On the VIA Rail commuter trains, the business class ticket includes an alcoholic beverage when you get on the train, a full meal and dessert with another alcoholic beverage, coffee, soda, snacks, pretty much everything. And you have delightful attendants that serve you. If you take the VIA Rail Canadian across the Rockies, all food is included. They have a nice dining car with linens and china. There are crackers, pastries, and croissants out during the day.  They have complimentary champagne on departure from Toronto (or Vancouver) and sporadic wine and beer tastings during the trip. Any other time, you must pay for alcohol.


Dinner on the Canadian.

If you take the VIA Rail to Churchill, Manitoba, nothing is included. Not coffee, tea, water, food, nothing. Which is quite surprising, considering the hefty cost of the sleepers on the train. Either way, the food is microwaved, just like the Amtrak. And they have a lovely little kitchen on the train but apparently it wasn’t cost effective to service food from it. There is a little refrigerator in the snack car that the attendants might let you use, if you’re nice. They will also heat up pizza for you, if you go get it when you stop in Thompson (read here about Thompson).

Tip #5: Bring your own food and drinks.

Buy a 12 pack of soda that everyone likes. Bring a bottle of wine with a screw off top or a bottle booze, to go with the soda that everyone likes. Bring your favorite snacks and nonperishables. Peanut butter crackers were our savior. You can drink all you want to in your room and it’s way cheaper.

The temperature in trains in not very easily regulated. We learned that temperature can be 10 degrees different just a few seats away.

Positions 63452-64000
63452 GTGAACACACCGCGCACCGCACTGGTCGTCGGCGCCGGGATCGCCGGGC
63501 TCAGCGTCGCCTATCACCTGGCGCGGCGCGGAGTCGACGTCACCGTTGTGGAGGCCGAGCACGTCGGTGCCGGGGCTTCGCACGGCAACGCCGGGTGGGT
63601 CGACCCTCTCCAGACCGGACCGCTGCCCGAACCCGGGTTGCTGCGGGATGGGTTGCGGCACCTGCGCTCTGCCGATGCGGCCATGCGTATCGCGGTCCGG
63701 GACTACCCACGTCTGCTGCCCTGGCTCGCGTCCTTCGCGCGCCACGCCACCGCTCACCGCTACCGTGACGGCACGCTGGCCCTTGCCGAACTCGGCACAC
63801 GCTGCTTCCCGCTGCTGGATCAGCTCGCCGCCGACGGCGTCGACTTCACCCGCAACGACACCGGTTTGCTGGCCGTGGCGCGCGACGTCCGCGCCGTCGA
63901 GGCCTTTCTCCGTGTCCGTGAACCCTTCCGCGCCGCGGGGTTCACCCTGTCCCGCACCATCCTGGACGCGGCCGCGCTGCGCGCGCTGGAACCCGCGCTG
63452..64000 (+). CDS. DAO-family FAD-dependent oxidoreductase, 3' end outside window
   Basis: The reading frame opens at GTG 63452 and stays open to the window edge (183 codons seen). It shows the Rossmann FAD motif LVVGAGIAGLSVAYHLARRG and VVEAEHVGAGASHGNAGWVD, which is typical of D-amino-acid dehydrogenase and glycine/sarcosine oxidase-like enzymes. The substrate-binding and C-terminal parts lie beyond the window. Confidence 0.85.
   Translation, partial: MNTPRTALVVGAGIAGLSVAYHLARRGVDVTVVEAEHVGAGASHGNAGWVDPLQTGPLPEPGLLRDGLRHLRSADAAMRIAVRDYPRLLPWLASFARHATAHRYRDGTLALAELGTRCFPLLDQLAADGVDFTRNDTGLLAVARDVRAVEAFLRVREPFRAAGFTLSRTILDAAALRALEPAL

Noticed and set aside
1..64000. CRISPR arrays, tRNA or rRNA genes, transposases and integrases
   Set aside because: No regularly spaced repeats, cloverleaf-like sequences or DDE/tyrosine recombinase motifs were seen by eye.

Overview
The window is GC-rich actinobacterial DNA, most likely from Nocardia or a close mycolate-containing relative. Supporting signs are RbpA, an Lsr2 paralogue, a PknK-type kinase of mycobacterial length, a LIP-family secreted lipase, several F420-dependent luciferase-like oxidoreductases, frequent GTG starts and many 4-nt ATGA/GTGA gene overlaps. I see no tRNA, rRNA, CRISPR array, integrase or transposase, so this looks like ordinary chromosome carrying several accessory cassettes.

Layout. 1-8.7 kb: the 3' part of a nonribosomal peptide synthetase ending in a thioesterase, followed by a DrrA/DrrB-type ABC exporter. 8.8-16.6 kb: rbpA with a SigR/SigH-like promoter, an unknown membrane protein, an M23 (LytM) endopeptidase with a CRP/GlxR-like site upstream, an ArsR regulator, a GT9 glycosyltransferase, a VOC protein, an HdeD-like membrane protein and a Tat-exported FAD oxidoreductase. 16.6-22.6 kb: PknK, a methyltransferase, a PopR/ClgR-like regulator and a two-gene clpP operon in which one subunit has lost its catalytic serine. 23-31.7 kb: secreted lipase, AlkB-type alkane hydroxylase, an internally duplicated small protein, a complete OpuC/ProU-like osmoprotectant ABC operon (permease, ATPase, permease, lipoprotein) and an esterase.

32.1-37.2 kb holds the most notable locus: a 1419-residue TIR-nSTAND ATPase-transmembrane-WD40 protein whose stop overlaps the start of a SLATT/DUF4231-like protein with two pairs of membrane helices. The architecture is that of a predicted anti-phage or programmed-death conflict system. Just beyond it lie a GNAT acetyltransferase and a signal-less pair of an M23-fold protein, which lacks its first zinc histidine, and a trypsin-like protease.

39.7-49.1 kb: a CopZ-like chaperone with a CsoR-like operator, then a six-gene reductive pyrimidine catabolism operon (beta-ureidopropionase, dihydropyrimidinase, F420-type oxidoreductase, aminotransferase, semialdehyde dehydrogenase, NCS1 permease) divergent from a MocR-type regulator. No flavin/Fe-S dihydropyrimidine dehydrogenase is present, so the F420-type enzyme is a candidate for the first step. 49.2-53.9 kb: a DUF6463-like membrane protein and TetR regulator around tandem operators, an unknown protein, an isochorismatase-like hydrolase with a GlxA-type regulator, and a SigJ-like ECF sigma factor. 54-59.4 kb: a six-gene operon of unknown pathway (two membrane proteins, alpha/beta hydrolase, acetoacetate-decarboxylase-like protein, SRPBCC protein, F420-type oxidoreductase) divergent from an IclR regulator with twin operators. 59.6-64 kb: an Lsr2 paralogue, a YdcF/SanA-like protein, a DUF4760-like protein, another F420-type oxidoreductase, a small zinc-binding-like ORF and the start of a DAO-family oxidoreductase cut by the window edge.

Tip #6: Wear comfortable, layered clothes.

I practically lived in leggings, long tank tops, light sweaters, and scarves the entire time on the train. I could sit comfortably anywhere, just removing or adding layers as needed.

But no matter how comfortable I was during the day, I was horribly uncomfortable at night. We had sleeper rooms for every leg of the trip but it didn’t matter. I couldn’t sleep on the top bunk, because I could feel the train moving too much and it scared/nauseated me. I couldn’t sleep on the bottom because the Husband was in the way. And pretty  much anytime I fell asleep, someone walking by and talking woke me up.



Tip #7: Bring seasick pills and earplugs.

I do not get seasick. I have no problem riding in the backseat of a car or reading in motion. However, I was terribly seasick sleeping on the train. I learned just how wonderful Dramamine (or it’s Canadian equivalent, Gravol) is. So be sure to have some on hand, even if you don’t normally get sick. No worse way to ruin a trip than being sick.

And trust me, people are loud, even when they think they are being quiet. Nothing is louder, I swear, than a man saying, “Shhh honey, people are sleeping!” in the loudest whisper ever. You will need earplugs.

And the worst part about a trip is getting to your destination, all tired and somewhat grumpy from lack of sleep, to realize all the beautiful photos you took on your cell phone are blurry. Truth is, the train goes pretty fast for the most part. You will not get a good cell shot as a general rule.

Tip #8: Take a video of the pretty scenery while the train is moving, then use a screen shot of that for photos. The video won’t be (as) blurry and you will then have both videos and photos to remember your trip. All you need to do (for the iPhone, it’s the only one I know how to work) is push pause, then hold down the lock and home button. Voila! You have a clear photo from a moving train.

I feel so lucky that I was able to travel so much on the train and even though it gets boring sometimes, I really, really love the train. There is something about taking the slow way, not rushing rushing rushing, through a trip. I will admit, I have always traveled the nicest way by train and I’m sure being squished in coach for hours or even days would not be as enjoyable. Or maybe it would. Either way, it’s worth the experience of traveling by train.